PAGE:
Featured

Opinion: the Fed can, and should, take big steps on climate

In the last two years the central banking community has embraced the issue of climate change. That is not to say that central bankers have been converted to climate activists. That would imply a drop-everything approach to the climate issue, which is nowhere in sight. Nevertheless, to hear Christine Lagarde of the European Central Bank (ECB) telling the Green Swan conference recently that “(o)ur planet is burning” and demanding that central bankers think beyond narrow definitions of their mandate, is a sign of how far things have moved. Central bankers are no longer strangers in the climate policy space. In light of far-reaching national commitments to achieving net zero by 2050, a wide-ranging re-examination of financial stability regulation and monetary policy tools is under way. In the last six months, the Bank of England has had environmental sustainability and the transition to net-zero inserted into

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New Statesman

Why there is no solution to our age of crisis without China

For decades, the West has ignored the significance of China’s rise – but we must recognise that it will be instrumental in all our futures In the summer of 2021 the Chinese Communist Party (CCP) is marking its centenary. It has much to celebrate. The most powerful communist party and by far the most powerful political organisation in the world, it has presided over the largest surge of economic growth ever witnessed. For both the West and China’s immediate neighbours, this unsettling and unexpected fact defines the early 21st century. China’s rise has undone any assumption that social and economic progress naturally leads to liberalism. Hundreds of millions of people have been lifted out of poverty in 40 years by an authoritarian one-party regime, dedicated to what it calls “Marxism for the 21st century”. Against the backdrop of this triumph, the CCP is planning its

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Social Europe Logo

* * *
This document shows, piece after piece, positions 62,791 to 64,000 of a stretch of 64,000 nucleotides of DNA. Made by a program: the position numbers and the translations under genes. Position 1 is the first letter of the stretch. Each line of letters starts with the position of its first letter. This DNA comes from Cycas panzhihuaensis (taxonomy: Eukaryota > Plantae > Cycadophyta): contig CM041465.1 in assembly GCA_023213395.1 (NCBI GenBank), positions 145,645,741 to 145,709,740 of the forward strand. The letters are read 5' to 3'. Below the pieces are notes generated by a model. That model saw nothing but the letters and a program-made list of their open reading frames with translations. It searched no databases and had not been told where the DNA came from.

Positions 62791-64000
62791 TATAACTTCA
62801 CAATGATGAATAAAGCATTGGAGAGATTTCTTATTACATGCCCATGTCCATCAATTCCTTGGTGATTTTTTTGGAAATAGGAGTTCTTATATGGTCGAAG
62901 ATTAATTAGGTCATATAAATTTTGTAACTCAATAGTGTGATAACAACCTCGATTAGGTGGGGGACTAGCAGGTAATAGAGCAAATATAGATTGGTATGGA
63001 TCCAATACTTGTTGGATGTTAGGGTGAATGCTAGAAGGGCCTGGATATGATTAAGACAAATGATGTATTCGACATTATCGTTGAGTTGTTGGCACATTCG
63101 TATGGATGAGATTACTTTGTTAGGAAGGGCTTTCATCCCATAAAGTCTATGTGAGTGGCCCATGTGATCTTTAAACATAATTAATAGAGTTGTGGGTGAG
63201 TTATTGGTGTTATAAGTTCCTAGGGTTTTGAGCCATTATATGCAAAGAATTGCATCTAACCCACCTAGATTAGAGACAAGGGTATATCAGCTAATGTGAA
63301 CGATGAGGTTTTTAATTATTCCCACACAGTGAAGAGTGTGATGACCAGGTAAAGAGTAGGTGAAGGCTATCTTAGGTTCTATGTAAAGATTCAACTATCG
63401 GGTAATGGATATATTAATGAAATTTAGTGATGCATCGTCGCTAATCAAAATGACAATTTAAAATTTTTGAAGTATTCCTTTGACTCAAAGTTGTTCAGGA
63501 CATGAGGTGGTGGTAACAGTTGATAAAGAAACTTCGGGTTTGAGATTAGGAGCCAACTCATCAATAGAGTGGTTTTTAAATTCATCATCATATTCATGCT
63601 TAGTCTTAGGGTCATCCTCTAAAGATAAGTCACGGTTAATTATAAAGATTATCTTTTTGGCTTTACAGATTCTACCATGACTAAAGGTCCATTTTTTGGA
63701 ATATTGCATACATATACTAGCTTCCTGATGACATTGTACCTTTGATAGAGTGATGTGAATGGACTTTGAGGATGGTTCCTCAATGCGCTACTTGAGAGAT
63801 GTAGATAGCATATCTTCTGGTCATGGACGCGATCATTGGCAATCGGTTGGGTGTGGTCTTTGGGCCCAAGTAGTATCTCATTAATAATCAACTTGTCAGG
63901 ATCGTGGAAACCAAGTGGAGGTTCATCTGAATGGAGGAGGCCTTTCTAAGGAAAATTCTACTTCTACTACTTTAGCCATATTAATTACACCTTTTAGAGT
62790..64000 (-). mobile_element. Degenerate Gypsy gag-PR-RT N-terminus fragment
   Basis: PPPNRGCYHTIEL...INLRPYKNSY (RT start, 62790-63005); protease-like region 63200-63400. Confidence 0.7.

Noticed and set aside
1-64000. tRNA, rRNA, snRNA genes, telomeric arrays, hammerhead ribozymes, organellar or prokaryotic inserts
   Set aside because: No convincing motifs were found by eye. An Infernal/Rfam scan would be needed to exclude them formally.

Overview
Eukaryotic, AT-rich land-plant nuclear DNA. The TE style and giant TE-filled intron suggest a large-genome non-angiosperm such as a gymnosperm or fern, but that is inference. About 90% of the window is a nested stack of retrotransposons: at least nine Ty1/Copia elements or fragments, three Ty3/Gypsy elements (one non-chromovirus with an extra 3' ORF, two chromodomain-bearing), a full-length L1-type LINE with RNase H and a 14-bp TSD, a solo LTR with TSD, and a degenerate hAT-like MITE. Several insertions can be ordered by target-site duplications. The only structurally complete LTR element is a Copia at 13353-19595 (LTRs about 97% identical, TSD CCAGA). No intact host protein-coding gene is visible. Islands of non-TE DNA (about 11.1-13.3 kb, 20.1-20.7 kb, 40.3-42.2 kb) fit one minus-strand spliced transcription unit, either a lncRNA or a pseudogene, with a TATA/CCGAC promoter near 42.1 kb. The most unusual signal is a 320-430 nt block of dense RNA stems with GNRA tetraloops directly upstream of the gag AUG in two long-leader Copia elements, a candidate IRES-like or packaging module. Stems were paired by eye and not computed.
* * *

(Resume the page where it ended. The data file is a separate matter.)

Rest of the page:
Climate crisis offers way out of monetary orthodoxy

On July 8th the European Central Bank announced the results of the Monetary Policy Strategy Review initiated by its president, Christine Lagarde, in January 2020. Delayed by the pandemic, its deliberations had been kept tight. But, with striking haste, Lagarde shepherded the ECB’s General Council into unanimous agreement on a terse statement about the bank’s policy regime. The review’s conclusions are technical but have wide implications. The ECB is Europe’s most powerful federal institution. At moments of financial stress it holds Europe’s fate in its hands. In normal times, interest rates are a key parameter for decision-making of all kinds. The results of the review, modest though they may seem, are highly revealing not just about the ECB but the broader politics of eurozone. It is 18 years since the bank last conducted a strategic review and there has been plenty in the interim to digest. What is more

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WW2TV

Wages of Destruction with WW2TV

A look at Germany’s wartime economy as explored by Adam’s in his award winning book The Wages of Destruction. Our talking points will include the fact that after the Germans had failed to defeat Great Britain in 1940, the economic logic of the war drove them to an invasion of

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Heinrich-Böll-Stiftung

Was ist die grüne Erzählung von Politik und Emotionen?

Das große Rad drehen: Ökonomie und Psychologie der ökologisch-sozialen Transformation Moderiert von Ellen Ueberschär (Heinrich-Böll-Stiftung) entwickeln Adam Tooze (Columbia University NY), Robert Habeck (Bündnis 90/Die Grünen), Maren Urner (HMKW Köln) und Jens Südekum (HHU Düsseldorf) finanzökonomische sowie sozialpsychologische Strategien, um die ökologisch-soziale Transformation in der Breite der Gesellschaft zu verankern.

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Corona - das Virus und die Wirtschaft

Bitcoin ist ein Krisensymptom

Gerade erst hatte die Kryptowährung Bitcoin einen Rekordwert von über 60.000 Dollar erreicht, inzwischen hat sich aber im Vergleich dazu ihr Wert in etwa halbiert. Auslöser dafür ist unter anderem der Tesla-Chef Elon Musk. Darüber spricht Lisa Splanemann mit Wirtschaftshistoriker Adam Tooze.

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on bookshelves

Look out for Adam’s next books, Shutdown: The Global Crises of 2020 coming to print in 2021, and Carbon, out in 2023.

on air

Discussion with Wolfgang Schäuble

WEF 2020: Why Protests Are An Integral Part Of Democracy

GZERO World with Ian Bremmer – Is a 2nd Great Depression Coming?

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Journalism & Interviews

Chartbook

Sign up below for Adam’s bi-weekly newsletter, which includes economic data, images, & stories that matter.

on bookshelves

Look out for Adam’s next books, Shutdown: The Global Crises of 2020 coming to print in 2021, and Carbon, out in 2023.

on air

Discussion with Wolfgang Schäuble

WEF 2020: Why Protests Are An Integral Part Of Democracy

GZERO World with Ian Bremmer – Is a 2nd Great Depression Coming?

on record
on the blog